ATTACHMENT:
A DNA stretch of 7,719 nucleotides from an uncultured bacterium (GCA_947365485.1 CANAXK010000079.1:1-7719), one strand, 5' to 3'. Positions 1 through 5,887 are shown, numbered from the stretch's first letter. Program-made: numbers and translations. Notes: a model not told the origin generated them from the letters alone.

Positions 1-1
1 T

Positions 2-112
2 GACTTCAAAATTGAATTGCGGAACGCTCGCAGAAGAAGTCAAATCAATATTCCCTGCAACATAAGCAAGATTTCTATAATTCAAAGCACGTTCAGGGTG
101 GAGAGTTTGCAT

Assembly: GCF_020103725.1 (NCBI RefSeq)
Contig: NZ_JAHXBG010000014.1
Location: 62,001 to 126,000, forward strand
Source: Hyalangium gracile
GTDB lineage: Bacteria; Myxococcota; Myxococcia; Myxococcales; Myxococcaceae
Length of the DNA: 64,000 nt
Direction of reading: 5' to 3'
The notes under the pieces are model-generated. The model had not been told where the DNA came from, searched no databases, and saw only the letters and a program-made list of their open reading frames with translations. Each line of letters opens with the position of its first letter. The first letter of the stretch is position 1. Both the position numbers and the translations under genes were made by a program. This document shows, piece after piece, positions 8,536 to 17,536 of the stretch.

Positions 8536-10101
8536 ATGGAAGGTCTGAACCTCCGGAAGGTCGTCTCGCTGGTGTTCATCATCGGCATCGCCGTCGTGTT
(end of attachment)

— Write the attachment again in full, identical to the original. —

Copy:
A DNA stretch of 7,719 nucleotides from an uncultured bacterium (GCA_947365485.1 CANAXK010000079.1:1-7719), one strand, 5' to 3'. Positions 1 through 5,887 are shown, numbered from the stretch's first letter. Program-made: numbers and translations. Notes: a model not told the origin generated them from the letters alone.

Positions 1-1
1 T

Positions 2-112
2 GACTTCAAAATTGAATTGCGGAACGCTCGCAGAAGAAGTCAAATCAATATTCCCTGCAACATAAGCAAGATTTCTATAATTCAAAGCACGTTCAGGGTG
101 GAGAGTTTGCAT

Assembly: GCF_020103725.1 (NCBI RefSeq)
Contig: NZ_JAHXBG010000014.1
Location: 62,001 to 126,000, forward strand
Source: Hyalangium gracile
GTDB lineage: Bacteria; Myxococcota; Myxococcia; Myxococcales; Myxococcaceae
Length of the DNA: 64,000 nt
Direction of reading: 5' to 3'
The notes under the pieces are model-generated. The model had not been told where the DNA came from, searched no databases, and saw only the letters and a program-made list of their open reading frames with translations. Each line of letters opens with the position of its first letter. The first letter of the stretch is position 1. Both the position numbers and the translations under genes were made by a program. This document shows, piece after piece, positions 8,536 to 17,536 of the stretch.

Positions 8536-10101
8536 ATGGAAGGTCTGAACCTCCGGAAGGTCGTCTCGCTGGTGTTCATCATCGGCATCGCCGTCGTGTT